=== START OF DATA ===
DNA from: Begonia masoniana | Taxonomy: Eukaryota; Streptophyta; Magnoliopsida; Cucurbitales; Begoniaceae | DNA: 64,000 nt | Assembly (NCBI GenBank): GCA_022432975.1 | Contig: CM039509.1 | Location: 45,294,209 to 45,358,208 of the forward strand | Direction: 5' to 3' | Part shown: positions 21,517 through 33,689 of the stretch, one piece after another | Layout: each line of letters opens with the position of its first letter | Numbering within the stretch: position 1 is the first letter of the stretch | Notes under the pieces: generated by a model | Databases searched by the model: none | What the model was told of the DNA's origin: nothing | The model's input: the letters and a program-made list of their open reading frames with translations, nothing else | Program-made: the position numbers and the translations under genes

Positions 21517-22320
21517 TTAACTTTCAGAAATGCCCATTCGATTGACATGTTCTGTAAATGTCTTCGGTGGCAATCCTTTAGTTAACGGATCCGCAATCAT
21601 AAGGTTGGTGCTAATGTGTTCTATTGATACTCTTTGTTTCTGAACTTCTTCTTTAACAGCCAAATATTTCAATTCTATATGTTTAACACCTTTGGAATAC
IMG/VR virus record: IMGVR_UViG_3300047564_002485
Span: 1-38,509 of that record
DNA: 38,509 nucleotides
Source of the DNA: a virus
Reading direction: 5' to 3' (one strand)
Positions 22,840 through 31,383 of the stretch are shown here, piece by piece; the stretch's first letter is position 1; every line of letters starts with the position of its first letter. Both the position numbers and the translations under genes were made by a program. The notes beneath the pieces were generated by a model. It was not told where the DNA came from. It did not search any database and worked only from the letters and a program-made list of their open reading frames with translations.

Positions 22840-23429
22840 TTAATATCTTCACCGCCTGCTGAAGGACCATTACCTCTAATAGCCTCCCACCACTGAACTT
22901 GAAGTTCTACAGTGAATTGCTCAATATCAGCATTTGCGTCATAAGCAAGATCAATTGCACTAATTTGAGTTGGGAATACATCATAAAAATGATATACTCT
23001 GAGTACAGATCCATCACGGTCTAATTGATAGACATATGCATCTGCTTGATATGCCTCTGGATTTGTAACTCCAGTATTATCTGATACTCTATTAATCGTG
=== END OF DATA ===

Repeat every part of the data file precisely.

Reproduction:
DNA from: Begonia masoniana | Taxonomy: Eukaryota; Streptophyta; Magnoliopsida; Cucurbitales; Begoniaceae | DNA: 64,000 nt | Assembly (NCBI GenBank): GCA_022432975.1 | Contig: CM039509.1 | Location: 45,294,209 to 45,358,208 of the forward strand | Direction: 5' to 3' | Part shown: positions 21,517 through 33,689 of the stretch, one piece after another | Layout: each line of letters opens with the position of its first letter | Numbering within the stretch: position 1 is the first letter of the stretch | Notes under the pieces: generated by a model | Databases searched by the model: none | What the model was told of the DNA's origin: nothing | The model's input: the letters and a program-made list of their open reading frames with translations, nothing else | Program-made: the position numbers and the translations under genes

Positions 21517-22320
21517 TTAACTTTCAGAAATGCCCATTCGATTGACATGTTCTGTAAATGTCTTCGGTGGCAATCCTTTAGTTAACGGATCCGCAATCAT
21601 AAGGTTGGTGCTAATGTGTTCTATTGATACTCTTTGTTTCTGAACTTCTTCTTTAACAGCCAAATATTTCAATTCTATATGTTTAACACCTTTGGAATAC
IMG/VR virus record: IMGVR_UViG_3300047564_002485
Span: 1-38,509 of that record
DNA: 38,509 nucleotides
Source of the DNA: a virus
Reading direction: 5' to 3' (one strand)
Positions 22,840 through 31,383 of the stretch are shown here, piece by piece; the stretch's first letter is position 1; every line of letters starts with the position of its first letter. Both the position numbers and the translations under genes were made by a program. The notes beneath the pieces were generated by a model. It was not told where the DNA came from. It did not search any database and worked only from the letters and a program-made list of their open reading frames with translations.

Positions 22840-23429
22840 TTAATATCTTCACCGCCTGCTGAAGGACCATTACCTCTAATAGCCTCCCACCACTGAACTT
22901 GAAGTTCTACAGTGAATTGCTCAATATCAGCATTTGCGTCATAAGCAAGATCAATTGCACTAATTTGAGTTGGGAATACATCATAAAAATGATATACTCT
23001 GAGTACAGATCCATCACGGTCTAATTGATAGACATATGCATCTGCTTGATATGCCTCTGGATTTGTAACTCCAGTATTATCTGATACTCTATTAATCGTG